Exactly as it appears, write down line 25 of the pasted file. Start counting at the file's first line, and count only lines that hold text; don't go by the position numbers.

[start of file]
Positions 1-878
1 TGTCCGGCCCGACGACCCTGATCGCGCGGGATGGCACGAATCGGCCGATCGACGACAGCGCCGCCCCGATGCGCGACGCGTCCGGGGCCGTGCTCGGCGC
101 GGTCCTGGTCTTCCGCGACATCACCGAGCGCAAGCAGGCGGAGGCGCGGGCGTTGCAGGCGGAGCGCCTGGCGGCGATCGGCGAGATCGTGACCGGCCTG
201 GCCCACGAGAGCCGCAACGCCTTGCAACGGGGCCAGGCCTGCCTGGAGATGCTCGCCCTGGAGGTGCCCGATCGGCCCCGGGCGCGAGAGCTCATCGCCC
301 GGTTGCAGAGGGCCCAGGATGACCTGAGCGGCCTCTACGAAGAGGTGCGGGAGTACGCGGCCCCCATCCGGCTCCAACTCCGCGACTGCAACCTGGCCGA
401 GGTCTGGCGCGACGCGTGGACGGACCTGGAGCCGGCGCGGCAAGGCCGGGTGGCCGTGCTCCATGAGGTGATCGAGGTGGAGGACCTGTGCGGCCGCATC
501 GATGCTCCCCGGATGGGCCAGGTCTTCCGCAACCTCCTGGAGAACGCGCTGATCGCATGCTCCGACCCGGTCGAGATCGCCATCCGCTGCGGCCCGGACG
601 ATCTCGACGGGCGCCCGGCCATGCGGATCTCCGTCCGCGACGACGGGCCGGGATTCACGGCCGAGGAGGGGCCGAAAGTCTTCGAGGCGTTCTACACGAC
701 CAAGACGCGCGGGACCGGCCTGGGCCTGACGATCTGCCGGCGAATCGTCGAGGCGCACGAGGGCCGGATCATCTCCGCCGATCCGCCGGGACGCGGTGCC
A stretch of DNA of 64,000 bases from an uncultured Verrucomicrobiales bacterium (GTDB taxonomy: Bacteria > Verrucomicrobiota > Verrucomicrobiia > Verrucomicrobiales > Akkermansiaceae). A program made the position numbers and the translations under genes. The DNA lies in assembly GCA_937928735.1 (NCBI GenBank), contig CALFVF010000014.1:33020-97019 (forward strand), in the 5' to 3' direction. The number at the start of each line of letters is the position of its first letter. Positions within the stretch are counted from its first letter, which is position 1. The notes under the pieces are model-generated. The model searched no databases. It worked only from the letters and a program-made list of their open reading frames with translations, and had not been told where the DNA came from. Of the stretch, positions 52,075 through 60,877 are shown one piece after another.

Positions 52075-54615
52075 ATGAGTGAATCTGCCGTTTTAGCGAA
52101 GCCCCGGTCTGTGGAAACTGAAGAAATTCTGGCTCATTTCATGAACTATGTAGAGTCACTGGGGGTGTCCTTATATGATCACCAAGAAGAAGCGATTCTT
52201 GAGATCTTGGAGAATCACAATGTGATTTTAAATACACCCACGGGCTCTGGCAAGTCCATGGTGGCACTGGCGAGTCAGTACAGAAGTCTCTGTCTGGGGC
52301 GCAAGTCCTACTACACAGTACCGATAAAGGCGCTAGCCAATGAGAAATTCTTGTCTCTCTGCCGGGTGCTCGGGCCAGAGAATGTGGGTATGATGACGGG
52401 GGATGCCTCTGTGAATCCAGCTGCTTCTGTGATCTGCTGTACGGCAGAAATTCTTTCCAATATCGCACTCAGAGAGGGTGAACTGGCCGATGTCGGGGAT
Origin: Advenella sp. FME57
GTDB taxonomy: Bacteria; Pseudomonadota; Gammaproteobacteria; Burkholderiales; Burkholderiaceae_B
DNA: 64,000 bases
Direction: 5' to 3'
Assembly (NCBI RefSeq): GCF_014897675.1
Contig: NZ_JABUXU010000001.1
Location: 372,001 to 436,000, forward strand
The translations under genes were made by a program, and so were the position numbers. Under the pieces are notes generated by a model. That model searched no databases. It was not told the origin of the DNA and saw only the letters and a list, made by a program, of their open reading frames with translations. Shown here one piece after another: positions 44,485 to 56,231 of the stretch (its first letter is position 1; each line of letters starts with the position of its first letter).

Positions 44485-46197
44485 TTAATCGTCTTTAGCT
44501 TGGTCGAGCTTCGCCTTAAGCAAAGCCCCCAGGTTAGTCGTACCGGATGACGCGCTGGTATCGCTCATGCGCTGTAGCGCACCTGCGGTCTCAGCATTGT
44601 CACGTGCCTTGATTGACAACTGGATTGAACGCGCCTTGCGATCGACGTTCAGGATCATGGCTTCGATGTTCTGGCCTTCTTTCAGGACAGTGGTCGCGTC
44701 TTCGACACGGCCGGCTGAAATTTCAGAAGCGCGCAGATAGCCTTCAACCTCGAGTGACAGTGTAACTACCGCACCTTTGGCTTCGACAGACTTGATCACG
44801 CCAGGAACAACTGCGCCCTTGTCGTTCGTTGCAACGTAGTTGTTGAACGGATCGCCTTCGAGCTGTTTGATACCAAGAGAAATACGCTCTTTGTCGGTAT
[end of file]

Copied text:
Positions 44485-46197